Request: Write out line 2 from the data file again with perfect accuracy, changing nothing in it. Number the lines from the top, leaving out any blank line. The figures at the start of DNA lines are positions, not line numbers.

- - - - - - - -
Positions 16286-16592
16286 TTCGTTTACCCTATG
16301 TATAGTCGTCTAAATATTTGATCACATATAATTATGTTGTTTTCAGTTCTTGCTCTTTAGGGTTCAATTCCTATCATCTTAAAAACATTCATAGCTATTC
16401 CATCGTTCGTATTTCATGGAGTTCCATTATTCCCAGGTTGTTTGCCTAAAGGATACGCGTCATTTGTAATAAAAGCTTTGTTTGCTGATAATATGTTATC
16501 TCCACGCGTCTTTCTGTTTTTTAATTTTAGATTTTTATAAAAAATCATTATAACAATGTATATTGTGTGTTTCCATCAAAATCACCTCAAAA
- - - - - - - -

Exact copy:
16286 TTCGTTTACCCTATG